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1

You can recreate this effect with the CC Radial Blur effect set to "Fading Zoom" together with the Ripple effect or the Turbulent Displacement effect. Apply these effects to an Adjustment layer above your video layer and add a round mask in the middle with some feather to have the blur and distortion only on the sides of the screen. Use separate Adjustment ...


5

This is called stroboscopic effect. It refers to when the sample rate is synchronized or very slightly out of sync resulting in a much slower representation of the motion that results from taking a picture that is at the same point or slightly advanced point in a subsequent cycle of a higher frequency cyclic motion. You can actually do the same exact thing ...


1

I'm unsure if there is a specific "official" word for this effect. I guess I would call it frequency synchronisation. This effect appears whenever the framerate (e.g. frequency your camera takes a picture) of you camera matches the frequency of another recurring action. It doesn't have to be the exact same frequency but a multiple of it. So if the rotor of ...


1

In addition to the AfterEffects plug-in API, there's also FxPlug, OpenFX, and AVX plug-ins. FxPlugs often work in real-time because they tend to utilize the GPU. They work in FCPX and Motion. OpenFX plug-ins can work in a variety of hosts (sometimes requiring an adaptor), but as far as I know, they aren't real-time usually. They work in Sony Vegas and I ...


2

You can achieve an effect like this with a couple of distortion filters from most video editing or motion graphics packages. For example in FCPX/Motion, you could apply a couple of Bulge distortion filters to the upper right and lower left and adjust the scale and radius as appropriate. In terms of implementing it yourself, I agree that it's a question for ...


3

If you don't mind using a computer. There is a great solution (for me at least) which is called Blender, if you don't know about it, it is a free sortware that lets you do 3D and mix 3D with video, but it also lets you do video editing and a lot more staff. Google for Blender. With that you don't need to be very precise to record your ghosts, just record ...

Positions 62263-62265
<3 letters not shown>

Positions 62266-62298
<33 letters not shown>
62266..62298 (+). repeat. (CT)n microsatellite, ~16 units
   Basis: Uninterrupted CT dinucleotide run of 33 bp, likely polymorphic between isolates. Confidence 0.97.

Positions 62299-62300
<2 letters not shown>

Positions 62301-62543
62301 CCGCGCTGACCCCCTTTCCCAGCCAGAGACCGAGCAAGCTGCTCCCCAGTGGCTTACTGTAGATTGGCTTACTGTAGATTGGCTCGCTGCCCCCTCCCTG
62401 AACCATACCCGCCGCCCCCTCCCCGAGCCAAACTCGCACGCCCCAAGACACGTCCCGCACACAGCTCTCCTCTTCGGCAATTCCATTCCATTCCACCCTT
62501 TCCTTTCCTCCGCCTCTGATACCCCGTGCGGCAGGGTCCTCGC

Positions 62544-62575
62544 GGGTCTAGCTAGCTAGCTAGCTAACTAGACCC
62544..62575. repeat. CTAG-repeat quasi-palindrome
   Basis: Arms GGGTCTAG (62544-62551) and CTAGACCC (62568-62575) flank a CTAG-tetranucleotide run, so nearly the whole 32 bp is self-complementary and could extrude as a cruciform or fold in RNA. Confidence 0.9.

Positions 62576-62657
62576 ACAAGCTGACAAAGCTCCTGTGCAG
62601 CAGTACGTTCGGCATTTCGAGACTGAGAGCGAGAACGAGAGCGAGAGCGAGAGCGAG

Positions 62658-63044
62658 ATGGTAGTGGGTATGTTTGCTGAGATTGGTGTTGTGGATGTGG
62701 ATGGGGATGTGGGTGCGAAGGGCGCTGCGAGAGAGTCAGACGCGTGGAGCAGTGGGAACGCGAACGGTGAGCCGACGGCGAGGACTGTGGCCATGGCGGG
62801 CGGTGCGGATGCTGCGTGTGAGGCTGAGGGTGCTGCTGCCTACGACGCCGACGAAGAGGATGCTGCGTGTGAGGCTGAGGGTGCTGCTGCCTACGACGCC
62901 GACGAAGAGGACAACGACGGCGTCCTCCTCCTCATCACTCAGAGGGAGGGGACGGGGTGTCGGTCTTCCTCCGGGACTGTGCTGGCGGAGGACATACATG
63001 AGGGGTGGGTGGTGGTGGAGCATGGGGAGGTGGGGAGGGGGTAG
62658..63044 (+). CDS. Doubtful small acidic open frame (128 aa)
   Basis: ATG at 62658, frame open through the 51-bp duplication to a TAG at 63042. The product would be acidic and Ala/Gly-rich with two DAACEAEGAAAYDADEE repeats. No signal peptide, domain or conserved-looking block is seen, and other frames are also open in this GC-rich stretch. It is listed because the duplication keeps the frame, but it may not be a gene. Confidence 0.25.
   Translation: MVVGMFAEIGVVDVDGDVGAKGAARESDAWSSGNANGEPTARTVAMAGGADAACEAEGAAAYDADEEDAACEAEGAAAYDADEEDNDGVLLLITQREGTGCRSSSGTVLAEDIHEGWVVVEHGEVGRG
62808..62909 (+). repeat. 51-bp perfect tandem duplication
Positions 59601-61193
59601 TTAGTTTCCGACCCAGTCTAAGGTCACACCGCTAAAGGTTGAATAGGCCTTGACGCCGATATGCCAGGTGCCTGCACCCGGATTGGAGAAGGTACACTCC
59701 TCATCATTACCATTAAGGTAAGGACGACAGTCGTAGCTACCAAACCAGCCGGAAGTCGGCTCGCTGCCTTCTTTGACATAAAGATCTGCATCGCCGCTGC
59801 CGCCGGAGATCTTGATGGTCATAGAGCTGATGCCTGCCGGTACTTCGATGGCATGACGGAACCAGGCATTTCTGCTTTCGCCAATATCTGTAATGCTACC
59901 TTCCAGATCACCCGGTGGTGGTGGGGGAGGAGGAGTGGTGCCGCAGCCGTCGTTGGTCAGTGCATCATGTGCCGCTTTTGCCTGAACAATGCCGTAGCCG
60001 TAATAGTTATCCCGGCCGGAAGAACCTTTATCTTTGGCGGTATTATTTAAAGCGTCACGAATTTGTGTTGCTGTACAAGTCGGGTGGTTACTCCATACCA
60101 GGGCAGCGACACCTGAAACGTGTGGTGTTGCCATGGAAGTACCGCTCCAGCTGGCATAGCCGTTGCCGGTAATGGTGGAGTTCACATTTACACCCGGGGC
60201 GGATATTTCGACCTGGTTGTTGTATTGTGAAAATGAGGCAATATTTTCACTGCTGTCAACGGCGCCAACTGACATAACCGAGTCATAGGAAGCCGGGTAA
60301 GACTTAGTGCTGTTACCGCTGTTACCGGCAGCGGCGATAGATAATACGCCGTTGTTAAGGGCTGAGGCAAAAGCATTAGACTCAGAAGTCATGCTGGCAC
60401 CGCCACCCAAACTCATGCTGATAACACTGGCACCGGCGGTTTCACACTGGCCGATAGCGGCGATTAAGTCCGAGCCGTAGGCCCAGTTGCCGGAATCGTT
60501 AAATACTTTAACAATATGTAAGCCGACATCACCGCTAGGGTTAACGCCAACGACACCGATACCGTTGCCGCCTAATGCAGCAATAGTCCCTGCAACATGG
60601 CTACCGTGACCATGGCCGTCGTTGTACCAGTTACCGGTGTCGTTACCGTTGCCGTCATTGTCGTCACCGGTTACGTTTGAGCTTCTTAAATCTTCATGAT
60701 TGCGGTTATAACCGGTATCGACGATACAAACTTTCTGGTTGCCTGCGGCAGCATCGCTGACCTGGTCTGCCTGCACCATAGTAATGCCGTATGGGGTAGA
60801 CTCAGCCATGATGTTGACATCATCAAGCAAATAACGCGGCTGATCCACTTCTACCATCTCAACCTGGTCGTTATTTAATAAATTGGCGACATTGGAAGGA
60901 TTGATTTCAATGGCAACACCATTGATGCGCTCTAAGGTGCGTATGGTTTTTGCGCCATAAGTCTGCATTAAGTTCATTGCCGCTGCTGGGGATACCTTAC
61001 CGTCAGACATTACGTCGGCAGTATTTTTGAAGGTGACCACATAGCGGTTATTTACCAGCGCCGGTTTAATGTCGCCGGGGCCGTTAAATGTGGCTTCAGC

5

There are so many interesting ways to do this. One of the easiest ways (in-camera, no post production work) is to use a piece of glass. Film Riot did a tutorial on it, they explain it best, see below: ...


3

"If I set it to 1/25 (shutter speed) does that mean absolute maximum (or lowest setting)?" Yes, if it was a non-digital video camera. This rule applied to the old non-digital (film) video cameras where you cannot set shutter speed lower than the frame rate. Meaning that one celluloid was exposed for the full 1/25th of a second. Assuming 25fps. For digital ...


2

A few good options to consider: If you disobey the 180 degree shutter rule, and shoot at a lower shutter speed, you'll get more motion blur in your shot. Whether or not this is what you're going for is up for debate (it'll produce a dream sequence - ghostly like effect), but it's worth trying out. Note that EVERYTHING in your shot with have increased ...


4

If you ditch your plan to use moving shots you can do a simple background subtraction which will look a lot cleaner than greenscreen given this is a low cost production. This works by having a shot of your scene without any actor in it e.g. only the background and then film your scene with the actors without moving the camera, afterwards you can use a ...


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For fixed camera shots, if you plan the shot so that they don't pass over any other actors, you can simply shoot them on one plate and shoot the rest of the actors on another plate. You then mask the one plate over the other so that they appear semi-transparent and possibly use a blurred difference mask for adding an edge glow. Greenscreening overall is ...


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I don't know this model, but in general video cameras don't use a physical shutter, but an electronic one. The aperture is always open and 'shuttering' means limiting the exposure time through blanking. So a setting less that the frame rate is effectively 'off'. As for 'spilling the same info onto several frames', that's only true if there's no motion in ...



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